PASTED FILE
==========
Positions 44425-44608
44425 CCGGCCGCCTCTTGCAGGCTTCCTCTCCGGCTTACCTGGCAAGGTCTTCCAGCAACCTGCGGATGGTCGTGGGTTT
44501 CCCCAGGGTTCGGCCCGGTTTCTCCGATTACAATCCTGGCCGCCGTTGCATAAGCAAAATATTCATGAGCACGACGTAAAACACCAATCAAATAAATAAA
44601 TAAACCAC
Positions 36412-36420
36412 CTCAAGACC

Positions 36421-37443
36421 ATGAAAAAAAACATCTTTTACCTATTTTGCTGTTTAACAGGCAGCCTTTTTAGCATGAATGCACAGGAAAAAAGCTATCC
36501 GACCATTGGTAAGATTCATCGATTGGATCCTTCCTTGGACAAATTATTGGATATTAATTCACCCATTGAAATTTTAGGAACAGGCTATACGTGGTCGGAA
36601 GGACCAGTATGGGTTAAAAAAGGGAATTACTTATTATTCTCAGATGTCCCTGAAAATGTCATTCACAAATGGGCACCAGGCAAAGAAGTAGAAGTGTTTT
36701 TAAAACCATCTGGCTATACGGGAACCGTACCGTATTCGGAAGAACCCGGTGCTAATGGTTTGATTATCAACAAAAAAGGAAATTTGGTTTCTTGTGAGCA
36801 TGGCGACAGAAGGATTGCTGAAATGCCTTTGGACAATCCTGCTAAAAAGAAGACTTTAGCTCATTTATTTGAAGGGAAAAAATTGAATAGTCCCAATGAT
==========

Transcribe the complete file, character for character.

Positions 44425-44608
44425 CCGGCCGCCTCTTGCAGGCTTCCTCTCCGGCTTACCTGGCAAGGTCTTCCAGCAACCTGCGGATGGTCGTGGGTTT
44501 CCCCAGGGTTCGGCCCGGTTTCTCCGATTACAATCCTGGCCGCCGTTGCATAAGCAAAATATTCATGAGCACGACGTAAAACACCAATCAAATAAATAAA
44601 TAAACCAC
Positions 36412-36420
36412 CTCAAGACC

Positions 36421-37443
36421 ATGAAAAAAAACATCTTTTACCTATTTTGCTGTTTAACAGGCAGCCTTTTTAGCATGAATGCACAGGAAAAAAGCTATCC
36501 GACCATTGGTAAGATTCATCGATTGGATCCTTCCTTGGACAAATTATTGGATATTAATTCACCCATTGAAATTTTAGGAACAGGCTATACGTGGTCGGAA
36601 GGACCAGTATGGGTTAAAAAAGGGAATTACTTATTATTCTCAGATGTCCCTGAAAATGTCATTCACAAATGGGCACCAGGCAAAGAAGTAGAAGTGTTTT
36701 TAAAACCATCTGGCTATACGGGAACCGTACCGTATTCGGAAGAACCCGGTGCTAATGGTTTGATTATCAACAAAAAAGGAAATTTGGTTTCTTGTGAGCA
36801 TGGCGACAGAAGGATTGCTGAAATGCCTTTGGACAATCCTGCTAAAAAGAAGACTTTAGCTCATTTATTTGAAGGGAAAAAATTGAATAGTCCCAATGAT